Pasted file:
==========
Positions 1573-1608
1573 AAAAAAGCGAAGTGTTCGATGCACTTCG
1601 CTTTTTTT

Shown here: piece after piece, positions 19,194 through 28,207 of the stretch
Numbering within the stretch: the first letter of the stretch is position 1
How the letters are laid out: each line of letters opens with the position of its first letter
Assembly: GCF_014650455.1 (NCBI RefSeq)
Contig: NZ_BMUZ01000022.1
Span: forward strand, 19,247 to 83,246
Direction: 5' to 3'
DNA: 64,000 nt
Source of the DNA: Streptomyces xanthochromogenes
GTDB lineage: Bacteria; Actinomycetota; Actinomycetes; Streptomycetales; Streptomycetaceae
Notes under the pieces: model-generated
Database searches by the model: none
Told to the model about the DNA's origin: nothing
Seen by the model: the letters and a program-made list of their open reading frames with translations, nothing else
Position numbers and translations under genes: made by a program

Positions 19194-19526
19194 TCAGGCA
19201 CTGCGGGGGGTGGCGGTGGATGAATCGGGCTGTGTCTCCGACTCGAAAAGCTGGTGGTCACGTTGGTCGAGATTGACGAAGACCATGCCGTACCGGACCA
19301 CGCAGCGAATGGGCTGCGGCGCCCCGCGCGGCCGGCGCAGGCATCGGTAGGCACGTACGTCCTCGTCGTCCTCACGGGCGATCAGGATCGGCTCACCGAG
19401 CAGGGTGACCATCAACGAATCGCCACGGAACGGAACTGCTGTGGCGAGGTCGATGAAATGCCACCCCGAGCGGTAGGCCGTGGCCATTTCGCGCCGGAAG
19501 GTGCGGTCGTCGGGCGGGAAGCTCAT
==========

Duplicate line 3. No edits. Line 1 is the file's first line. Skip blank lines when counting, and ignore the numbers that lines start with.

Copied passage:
1601 CTTTTTTT